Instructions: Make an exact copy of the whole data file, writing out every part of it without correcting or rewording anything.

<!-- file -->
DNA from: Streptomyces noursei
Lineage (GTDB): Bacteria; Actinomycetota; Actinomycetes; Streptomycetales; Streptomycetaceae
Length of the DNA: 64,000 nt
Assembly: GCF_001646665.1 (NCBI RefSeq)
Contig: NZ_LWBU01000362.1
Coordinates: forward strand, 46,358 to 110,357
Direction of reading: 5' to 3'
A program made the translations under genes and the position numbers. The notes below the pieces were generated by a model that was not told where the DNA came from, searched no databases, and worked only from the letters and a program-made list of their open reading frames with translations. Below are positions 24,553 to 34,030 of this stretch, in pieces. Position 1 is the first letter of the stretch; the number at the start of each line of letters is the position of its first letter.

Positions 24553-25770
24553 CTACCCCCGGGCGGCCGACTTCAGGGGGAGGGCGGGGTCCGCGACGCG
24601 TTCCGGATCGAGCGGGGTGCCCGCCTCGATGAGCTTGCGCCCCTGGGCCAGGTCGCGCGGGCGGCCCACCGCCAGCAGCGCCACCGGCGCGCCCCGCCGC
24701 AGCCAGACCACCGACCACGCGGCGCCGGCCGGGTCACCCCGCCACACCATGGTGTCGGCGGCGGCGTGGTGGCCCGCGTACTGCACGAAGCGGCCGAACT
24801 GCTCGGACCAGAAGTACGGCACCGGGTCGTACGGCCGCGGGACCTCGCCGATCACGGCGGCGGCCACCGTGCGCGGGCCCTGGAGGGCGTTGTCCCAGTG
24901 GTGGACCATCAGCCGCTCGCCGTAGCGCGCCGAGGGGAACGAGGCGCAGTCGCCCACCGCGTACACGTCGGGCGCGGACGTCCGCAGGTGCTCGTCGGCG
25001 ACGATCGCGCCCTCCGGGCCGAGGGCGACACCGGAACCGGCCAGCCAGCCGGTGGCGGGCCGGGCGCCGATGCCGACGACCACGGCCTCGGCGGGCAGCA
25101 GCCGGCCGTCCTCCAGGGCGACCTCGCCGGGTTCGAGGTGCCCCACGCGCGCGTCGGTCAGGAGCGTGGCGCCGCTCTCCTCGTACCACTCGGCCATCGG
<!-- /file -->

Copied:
DNA from: Streptomyces noursei
Lineage (GTDB): Bacteria; Actinomycetota; Actinomycetes; Streptomycetales; Streptomycetaceae
Length of the DNA: 64,000 nt
Assembly: GCF_001646665.1 (NCBI RefSeq)
Contig: NZ_LWBU01000362.1
Coordinates: forward strand, 46,358 to 110,357
Direction of reading: 5' to 3'
A program made the translations under genes and the position numbers. The notes below the pieces were generated by a model that was not told where the DNA came from, searched no databases, and worked only from the letters and a program-made list of their open reading frames with translations. Below are positions 24,553 to 34,030 of this stretch, in pieces. Position 1 is the first letter of the stretch; the number at the start of each line of letters is the position of its first letter.

Positions 24553-25770
24553 CTACCCCCGGGCGGCCGACTTCAGGGGGAGGGCGGGGTCCGCGACGCG
24601 TTCCGGATCGAGCGGGGTGCCCGCCTCGATGAGCTTGCGCCCCTGGGCCAGGTCGCGCGGGCGGCCCACCGCCAGCAGCGCCACCGGCGCGCCCCGCCGC
24701 AGCCAGACCACCGACCACGCGGCGCCGGCCGGGTCACCCCGCCACACCATGGTGTCGGCGGCGGCGTGGTGGCCCGCGTACTGCACGAAGCGGCCGAACT
24801 GCTCGGACCAGAAGTACGGCACCGGGTCGTACGGCCGCGGGACCTCGCCGATCACGGCGGCGGCCACCGTGCGCGGGCCCTGGAGGGCGTTGTCCCAGTG
24901 GTGGACCATCAGCCGCTCGCCGTAGCGCGCCGAGGGGAACGAGGCGCAGTCGCCCACCGCGTACACGTCGGGCGCGGACGTCCGCAGGTGCTCGTCGGCG
25001 ACGATCGCGCCCTCCGGGCCGAGGGCGACACCGGAACCGGCCAGCCAGCCGGTGGCGGGCCGGGCGCCGATGCCGACGACCACGGCCTCGGCGGGCAGCA
25101 GCCGGCCGTCCTCCAGGGCGACCTCGCCGGGTTCGAGGTGCCCCACGCGCGCGTCGGTCAGGAGCGTGGCGCCGCTCTCCTCGTACCACTCGGCCATCGG